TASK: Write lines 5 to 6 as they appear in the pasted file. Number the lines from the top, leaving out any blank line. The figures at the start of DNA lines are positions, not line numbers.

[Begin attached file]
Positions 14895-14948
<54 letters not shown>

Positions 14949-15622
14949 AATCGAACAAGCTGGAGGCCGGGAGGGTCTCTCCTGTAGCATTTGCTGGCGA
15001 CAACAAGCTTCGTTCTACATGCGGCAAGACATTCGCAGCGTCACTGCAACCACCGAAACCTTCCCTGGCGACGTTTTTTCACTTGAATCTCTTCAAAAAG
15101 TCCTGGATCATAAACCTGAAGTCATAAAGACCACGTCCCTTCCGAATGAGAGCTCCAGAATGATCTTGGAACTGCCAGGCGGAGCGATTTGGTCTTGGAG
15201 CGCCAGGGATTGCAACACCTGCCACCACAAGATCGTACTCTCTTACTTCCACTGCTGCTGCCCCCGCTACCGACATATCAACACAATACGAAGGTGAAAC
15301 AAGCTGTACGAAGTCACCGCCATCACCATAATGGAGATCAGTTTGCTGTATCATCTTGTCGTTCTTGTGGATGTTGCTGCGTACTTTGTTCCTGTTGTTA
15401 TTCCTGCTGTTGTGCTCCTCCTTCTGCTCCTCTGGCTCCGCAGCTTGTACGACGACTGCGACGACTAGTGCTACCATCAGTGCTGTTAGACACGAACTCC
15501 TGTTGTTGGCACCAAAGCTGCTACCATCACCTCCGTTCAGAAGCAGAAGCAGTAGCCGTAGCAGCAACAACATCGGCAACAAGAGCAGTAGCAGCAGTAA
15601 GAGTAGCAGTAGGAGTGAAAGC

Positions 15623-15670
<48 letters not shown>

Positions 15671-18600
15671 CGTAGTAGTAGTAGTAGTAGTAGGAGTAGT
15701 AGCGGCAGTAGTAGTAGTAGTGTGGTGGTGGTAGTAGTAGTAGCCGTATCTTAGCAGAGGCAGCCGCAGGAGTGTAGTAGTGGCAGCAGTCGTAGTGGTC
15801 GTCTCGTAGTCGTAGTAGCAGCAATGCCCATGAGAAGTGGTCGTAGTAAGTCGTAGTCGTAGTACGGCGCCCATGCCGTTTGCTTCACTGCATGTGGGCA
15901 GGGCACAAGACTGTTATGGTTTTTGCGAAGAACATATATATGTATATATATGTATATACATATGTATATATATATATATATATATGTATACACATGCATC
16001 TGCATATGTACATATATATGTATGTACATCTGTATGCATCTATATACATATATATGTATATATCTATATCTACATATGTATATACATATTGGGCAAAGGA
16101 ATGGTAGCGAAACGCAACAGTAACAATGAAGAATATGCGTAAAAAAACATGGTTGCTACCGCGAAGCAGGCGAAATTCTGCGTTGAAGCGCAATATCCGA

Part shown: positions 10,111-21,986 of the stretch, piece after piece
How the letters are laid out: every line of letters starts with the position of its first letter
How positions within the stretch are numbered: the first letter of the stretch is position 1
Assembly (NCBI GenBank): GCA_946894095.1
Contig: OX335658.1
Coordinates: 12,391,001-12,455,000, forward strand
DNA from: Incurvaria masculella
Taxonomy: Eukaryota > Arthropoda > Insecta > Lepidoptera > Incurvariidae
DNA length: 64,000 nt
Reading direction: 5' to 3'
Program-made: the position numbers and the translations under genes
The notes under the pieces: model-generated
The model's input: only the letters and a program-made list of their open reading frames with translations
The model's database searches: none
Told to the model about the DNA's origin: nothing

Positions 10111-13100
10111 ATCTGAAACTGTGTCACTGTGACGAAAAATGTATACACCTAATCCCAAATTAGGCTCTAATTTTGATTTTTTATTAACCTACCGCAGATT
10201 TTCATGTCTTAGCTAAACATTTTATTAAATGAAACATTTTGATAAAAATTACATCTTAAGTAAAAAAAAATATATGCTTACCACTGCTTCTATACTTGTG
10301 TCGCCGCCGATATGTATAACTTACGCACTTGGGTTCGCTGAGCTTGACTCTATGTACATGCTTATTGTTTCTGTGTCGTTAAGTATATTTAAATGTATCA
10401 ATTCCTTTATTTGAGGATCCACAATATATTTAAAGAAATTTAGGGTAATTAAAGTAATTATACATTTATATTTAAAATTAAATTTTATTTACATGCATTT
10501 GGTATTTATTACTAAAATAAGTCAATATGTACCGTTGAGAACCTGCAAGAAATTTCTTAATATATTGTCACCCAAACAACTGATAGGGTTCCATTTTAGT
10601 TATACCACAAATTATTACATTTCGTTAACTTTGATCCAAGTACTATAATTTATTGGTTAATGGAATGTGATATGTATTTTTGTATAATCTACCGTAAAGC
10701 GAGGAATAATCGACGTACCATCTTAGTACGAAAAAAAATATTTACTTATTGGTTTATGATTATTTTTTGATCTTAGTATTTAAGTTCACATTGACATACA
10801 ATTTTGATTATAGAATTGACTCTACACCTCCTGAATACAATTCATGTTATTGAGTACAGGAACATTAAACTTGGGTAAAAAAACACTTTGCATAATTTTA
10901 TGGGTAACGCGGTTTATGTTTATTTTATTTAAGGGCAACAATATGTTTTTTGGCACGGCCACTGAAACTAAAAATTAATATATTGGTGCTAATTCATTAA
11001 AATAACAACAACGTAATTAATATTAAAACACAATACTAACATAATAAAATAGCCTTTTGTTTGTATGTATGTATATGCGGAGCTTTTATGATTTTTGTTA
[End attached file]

15001 CAACAAGCTTCGTTCTACATGCGGCAAGACATTCGCAGCGTCACTGCAACCACCGAAACCTTCCCTGGCGACGTTTTTTCACTTGAATCTCTTCAAAAAG
15101 TCCTGGATCATAAACCTGAAGTCATAAAGACCACGTCCCTTCCGAATGAGAGCTCCAGAATGATCTTGGAACTGCCAGGCGGAGCGATTTGGTCTTGGAG